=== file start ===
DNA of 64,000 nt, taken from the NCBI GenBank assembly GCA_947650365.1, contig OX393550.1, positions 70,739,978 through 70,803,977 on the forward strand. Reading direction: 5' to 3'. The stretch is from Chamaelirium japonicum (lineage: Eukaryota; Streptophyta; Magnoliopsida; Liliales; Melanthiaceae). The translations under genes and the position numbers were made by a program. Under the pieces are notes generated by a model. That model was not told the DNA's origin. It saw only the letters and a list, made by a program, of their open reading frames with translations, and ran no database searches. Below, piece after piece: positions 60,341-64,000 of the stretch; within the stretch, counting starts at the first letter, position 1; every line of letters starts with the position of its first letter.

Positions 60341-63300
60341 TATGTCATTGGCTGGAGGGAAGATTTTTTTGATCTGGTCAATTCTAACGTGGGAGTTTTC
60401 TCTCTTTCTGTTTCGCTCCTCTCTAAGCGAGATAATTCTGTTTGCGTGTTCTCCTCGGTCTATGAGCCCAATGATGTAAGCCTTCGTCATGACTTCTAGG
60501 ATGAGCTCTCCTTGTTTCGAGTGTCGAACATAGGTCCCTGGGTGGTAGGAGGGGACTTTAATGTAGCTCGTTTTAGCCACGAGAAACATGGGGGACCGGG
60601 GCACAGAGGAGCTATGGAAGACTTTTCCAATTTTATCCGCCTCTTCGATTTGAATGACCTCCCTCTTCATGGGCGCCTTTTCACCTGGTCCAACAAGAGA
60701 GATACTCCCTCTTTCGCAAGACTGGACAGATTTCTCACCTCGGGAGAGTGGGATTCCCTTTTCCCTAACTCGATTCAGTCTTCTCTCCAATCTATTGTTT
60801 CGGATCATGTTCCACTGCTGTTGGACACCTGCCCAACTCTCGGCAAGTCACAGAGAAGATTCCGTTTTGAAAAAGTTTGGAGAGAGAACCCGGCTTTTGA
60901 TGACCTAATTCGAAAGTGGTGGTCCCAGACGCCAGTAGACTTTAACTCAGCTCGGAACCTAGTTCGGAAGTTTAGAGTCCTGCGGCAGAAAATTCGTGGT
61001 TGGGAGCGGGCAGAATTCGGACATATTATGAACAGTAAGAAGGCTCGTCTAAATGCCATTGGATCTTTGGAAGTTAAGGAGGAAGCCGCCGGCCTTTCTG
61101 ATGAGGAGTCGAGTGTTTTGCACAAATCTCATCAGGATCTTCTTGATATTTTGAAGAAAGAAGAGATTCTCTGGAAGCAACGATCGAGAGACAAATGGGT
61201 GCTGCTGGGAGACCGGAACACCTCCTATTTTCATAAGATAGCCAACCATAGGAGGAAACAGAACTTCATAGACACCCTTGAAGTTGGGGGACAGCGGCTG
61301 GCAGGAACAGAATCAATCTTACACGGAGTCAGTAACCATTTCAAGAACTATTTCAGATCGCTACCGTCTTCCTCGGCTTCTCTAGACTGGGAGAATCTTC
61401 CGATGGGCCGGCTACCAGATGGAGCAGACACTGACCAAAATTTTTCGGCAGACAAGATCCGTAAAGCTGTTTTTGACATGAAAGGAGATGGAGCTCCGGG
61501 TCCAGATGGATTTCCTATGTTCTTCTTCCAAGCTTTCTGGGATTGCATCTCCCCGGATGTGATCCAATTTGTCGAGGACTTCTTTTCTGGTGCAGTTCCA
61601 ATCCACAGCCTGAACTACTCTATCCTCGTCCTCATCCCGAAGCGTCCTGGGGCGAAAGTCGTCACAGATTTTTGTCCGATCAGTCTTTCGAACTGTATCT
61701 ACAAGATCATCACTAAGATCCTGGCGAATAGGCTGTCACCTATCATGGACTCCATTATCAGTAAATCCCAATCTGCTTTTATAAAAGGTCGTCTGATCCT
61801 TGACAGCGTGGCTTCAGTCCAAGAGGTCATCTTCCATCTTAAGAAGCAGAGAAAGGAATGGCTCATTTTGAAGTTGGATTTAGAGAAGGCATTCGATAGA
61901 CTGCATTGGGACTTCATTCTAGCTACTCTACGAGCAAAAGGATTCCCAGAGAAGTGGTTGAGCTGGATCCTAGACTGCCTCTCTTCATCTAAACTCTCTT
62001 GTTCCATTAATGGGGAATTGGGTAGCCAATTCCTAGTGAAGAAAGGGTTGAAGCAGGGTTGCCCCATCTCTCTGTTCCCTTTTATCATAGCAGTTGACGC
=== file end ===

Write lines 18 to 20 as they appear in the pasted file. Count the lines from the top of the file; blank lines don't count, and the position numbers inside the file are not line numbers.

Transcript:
61801 TGACAGCGTGGCTTCAGTCCAAGAGGTCATCTTCCATCTTAAGAAGCAGAGAAAGGAATGGCTCATTTTGAAGTTGGATTTAGAGAAGGCATTCGATAGA
61901 CTGCATTGGGACTTCATTCTAGCTACTCTACGAGCAAAAGGATTCCCAGAGAAGTGGTTGAGCTGGATCCTAGACTGCCTCTCTTCATCTAAACTCTCTT
62001 GTTCCATTAATGGGGAATTGGGTAGCCAATTCCTAGTGAAGAAAGGGTTGAAGCAGGGTTGCCCCATCTCTCTGTTCCCTTTTATCATAGCAGTTGACGC